Imagine you are this accountant, says Kennelly. What would you do?
Id resign, says a student firmly. Hes a CPA. He knows the rules of the game.
No, he should stay, another student argues. Maybe he could do some good, get the company to be a little more legitimate.
But how much real power would he have to change what theyre doing? asks a third student.
And a fourth butts in with, Whats wrong, anyway, with borrowing profits if you know the sale is coming in?
Well, what do you do next month? somebody counters.
Whats the effect of this on the stakeholders? probes Kennelly. Who does it hurt? Stockholders? Customers? And what about the accounting profession itself, whose code of ethics is based on integrity and serving the public trust?
The vigorous discussion ends, as it often does, with students split on whats right. There are few black-and-white answers in ethics study, says Kopec. There are even fewer a week later, when the topic in Kennellys class is Enron, the Texas-based energy-trading giant that went spectacularly bankrupt last December. The students capably tot up Enrons ethical debits: employees retirement funds wiped out, dubious accounting practices, probable insider trading, shredding of financial documents, misguided market analyses, etc. What stumps them is that much of what Enron and its auditors did was technically legal. When Kennelly asks, What are the ethical lessons of Enron? the most confident answer is, Its a wakeup call.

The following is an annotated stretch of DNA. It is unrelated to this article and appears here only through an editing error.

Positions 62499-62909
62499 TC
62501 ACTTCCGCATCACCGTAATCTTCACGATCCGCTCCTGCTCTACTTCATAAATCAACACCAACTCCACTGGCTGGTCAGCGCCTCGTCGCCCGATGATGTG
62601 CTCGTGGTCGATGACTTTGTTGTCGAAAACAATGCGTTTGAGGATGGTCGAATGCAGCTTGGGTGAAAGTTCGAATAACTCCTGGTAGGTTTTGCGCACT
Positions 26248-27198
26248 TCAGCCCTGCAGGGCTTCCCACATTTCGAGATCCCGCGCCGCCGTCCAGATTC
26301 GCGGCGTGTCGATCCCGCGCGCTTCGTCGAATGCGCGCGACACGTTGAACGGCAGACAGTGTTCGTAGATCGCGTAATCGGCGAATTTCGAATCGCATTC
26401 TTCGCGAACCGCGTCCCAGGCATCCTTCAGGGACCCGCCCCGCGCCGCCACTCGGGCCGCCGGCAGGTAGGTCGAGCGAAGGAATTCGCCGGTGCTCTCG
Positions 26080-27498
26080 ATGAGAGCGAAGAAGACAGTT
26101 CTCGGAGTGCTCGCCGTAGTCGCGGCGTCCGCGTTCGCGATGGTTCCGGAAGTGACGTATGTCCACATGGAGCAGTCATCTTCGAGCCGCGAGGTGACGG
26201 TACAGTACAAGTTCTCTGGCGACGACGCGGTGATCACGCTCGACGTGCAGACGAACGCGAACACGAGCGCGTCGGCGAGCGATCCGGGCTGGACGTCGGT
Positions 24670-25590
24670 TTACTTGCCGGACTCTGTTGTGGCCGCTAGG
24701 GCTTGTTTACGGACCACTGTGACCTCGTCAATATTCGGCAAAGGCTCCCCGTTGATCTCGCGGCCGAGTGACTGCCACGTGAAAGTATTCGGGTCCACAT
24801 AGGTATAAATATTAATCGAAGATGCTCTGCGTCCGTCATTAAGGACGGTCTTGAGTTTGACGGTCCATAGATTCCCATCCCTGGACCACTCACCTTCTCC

Enron is tough because its much less straightforward than RUN, says Kennelly, who clearly enjoys the tough questions. The door of his office is decorated with a Question Authority sticker and a nineteenth-century illustration captioned Should Robber Barons Reign? Kennelly left a corporate accounting career to teach college because I always wanted to teach and to write. You can make an impact, and you can think about large issues. He is currently researching the societal and environmental repercussions of the Celtic tiger phenomenonIrelands hugely successful takeoff into the global market.
Like Enrons sudden failure, Irelands sudden success is a slippery issue that is still evolving. Ethics happen in real time, says Kennelly. We make all our decisions under pressure and often without adequate information. The best we can do is sensitize ourselves and our students to recognize ethical situations when we see them.
Actually, they can do a little bit more. This spring Kennellys students were doing good works at the YMCA, a child-care center, Saratogas Childrens Museum, and other nonprofits. Kennelly urged them to keep detailed journals, to analyze their organizations management structures, and to develop compelling cases to present to corporations looking to do well and do good. And yes, plenty of such companies exist.
Look at Ben and Jerrys, says Kopec. Look at the companies that dedicate a percentage of profits to a volunteer cause. Its really not all about the bottom line. Maybe our course wont change the world, but our students will definitely have some ideas on how to change the workplace.